guar gum


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guar gum

n.
A gum obtained from the ground endosperm of guar seeds, used as a thickening, stabilizing, or emulsifying agent in foods, pharmaceuticals, and industrial products.
ThesaurusAntonymsRelated WordsSynonymsLegend:
Noun1.guar gum - a gum from seeds of the guar plant; used to thicken foods and as sizing for paper and cloth
gum - any of various substances (soluble in water) that exude from certain plants; they are gelatinous when moist but harden on drying
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Although some studies have found an allergic sensitivityto guar gum develop in a few rare individuals after working in an industrial environment involving much higher almost all reported allergic reactions are due to impurities in guar gum, especially soy protein, which can make up as much as 10 percent of the content of commercial guar products.
APEDAs export basket includes fresh and processed fruits and vegetables, alcoholic and non-alcoholic beverages, pickles, chutneys, guar gum, poultry, meat and dairy products, confectionery, cut flowers, food grains, aromatic plants, Basmati Rice and Indian Long Grain Rice and other Indian delicacies.
However, the addition of gums gradually improved these aspects with higher values for cheese containing guar gum as compared to xanthan gum.
Guar gum is primarily utilised as a thickening agent in hydraulic fracturing in the oil and gas industry and this sector has suffered greatly with the prolonged drop in global oil prices and is no longer a sector in which the company believes it should be involved.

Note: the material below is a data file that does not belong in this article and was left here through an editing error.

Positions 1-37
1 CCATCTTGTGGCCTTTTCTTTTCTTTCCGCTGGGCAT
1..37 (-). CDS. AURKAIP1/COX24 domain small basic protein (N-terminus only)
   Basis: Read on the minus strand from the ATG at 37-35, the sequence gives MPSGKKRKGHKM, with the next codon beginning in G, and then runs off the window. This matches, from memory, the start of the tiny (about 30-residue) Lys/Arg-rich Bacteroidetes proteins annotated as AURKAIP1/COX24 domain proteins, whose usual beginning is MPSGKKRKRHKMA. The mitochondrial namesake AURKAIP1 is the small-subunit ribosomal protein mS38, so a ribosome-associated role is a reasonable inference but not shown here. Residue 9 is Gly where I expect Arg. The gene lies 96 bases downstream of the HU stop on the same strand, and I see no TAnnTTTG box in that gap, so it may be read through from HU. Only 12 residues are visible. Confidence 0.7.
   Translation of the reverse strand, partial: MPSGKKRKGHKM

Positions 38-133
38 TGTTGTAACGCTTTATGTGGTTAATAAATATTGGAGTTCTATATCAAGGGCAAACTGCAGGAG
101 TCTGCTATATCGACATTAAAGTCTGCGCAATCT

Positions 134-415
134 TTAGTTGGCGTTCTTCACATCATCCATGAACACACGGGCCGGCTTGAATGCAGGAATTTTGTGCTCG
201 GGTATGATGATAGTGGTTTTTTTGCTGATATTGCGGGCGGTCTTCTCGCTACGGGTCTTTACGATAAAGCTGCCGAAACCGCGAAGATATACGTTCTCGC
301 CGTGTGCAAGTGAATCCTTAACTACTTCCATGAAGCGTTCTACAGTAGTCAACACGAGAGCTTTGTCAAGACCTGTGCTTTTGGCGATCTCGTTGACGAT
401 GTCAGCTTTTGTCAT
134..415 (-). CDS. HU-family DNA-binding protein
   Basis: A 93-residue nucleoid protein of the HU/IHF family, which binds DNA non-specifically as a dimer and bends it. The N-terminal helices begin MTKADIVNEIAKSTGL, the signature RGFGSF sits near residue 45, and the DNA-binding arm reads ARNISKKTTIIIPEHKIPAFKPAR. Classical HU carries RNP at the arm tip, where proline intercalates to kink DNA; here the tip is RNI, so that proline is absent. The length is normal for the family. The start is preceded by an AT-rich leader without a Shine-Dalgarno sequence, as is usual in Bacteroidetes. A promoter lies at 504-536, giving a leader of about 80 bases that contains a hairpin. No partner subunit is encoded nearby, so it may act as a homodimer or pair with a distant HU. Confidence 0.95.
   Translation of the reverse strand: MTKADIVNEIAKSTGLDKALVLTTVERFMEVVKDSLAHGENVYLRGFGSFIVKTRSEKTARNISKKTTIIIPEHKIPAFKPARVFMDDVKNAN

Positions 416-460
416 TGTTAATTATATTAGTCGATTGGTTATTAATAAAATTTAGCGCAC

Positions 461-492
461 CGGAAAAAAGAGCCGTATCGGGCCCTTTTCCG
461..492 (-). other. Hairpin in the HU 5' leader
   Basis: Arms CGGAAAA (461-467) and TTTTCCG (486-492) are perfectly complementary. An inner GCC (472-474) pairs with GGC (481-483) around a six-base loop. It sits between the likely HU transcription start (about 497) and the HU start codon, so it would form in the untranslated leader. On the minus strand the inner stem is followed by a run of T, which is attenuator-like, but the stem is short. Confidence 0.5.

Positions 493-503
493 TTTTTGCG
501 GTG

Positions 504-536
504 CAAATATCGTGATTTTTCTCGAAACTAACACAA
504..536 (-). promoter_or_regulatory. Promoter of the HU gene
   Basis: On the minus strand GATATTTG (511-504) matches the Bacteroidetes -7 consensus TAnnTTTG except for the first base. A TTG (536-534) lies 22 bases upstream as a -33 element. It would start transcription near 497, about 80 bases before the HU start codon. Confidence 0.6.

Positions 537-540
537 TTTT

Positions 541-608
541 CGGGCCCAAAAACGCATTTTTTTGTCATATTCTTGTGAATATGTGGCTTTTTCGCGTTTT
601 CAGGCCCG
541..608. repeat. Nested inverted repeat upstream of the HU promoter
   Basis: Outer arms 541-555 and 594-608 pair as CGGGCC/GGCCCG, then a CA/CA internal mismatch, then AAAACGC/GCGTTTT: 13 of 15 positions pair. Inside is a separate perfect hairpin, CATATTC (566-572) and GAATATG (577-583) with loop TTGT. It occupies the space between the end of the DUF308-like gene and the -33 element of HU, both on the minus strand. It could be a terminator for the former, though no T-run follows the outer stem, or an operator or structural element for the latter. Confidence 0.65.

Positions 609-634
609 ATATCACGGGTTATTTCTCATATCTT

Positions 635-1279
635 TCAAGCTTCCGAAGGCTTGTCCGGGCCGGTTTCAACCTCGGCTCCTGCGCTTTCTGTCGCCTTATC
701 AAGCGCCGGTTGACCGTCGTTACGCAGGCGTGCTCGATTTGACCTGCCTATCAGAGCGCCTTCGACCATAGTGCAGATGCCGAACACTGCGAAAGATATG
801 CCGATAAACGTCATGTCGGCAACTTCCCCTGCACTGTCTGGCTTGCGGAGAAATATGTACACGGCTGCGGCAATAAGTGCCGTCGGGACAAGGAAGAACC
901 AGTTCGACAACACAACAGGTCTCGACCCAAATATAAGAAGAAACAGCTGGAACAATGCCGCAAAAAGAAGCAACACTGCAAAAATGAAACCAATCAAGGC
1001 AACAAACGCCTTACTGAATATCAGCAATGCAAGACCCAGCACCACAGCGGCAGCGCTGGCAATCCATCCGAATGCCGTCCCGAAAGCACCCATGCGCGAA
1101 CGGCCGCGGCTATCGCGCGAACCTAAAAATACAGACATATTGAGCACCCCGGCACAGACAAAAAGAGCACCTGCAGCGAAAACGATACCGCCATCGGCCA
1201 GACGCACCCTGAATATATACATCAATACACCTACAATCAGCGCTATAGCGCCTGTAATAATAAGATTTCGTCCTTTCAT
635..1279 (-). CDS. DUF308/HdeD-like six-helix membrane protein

Also, oil and gas production followed product price declines into 2015, which led to less demand for oilfield natural polymers, especially guar gum.
It entails dispersing guar gum into a first aqueous medium comprising sorbitol to produce a first gellant dispersion including hydrated guar gum in a sorbitol solution; dispersing at least one cellulose polymer into a second aqueous medium to produce a second gellant dispersion including hydrated cellulose polymer in an aqueous solution; combining the first and second gellant dispersions to form a third gellant dispersion; and mixing the third gellant dispersion with a plurality of toothpaste components.
Commonly used hydrocolloids in the industry are alginates, guar gum, carrageenans, arabic gum, carboxymethyl cellulose and agar (Gomez-Diaz and Navaza, 2003).
Like locust bean gum, guar gum is a watersoluble fiber high in galactomannans, a type of polysaccharide.
Effects of guar gum and xanthan gum additions on physical and rheological properties of cationic tapioca starch.
Guar gum is a water soluble polysaccharide derived from the seeds of Cyamopsis tetragonolobus, family of Leguminosae.
Another huge selling point is that our pops do not drip as they melt because they do not contain guar gum, xanthan gum or other stabilizers.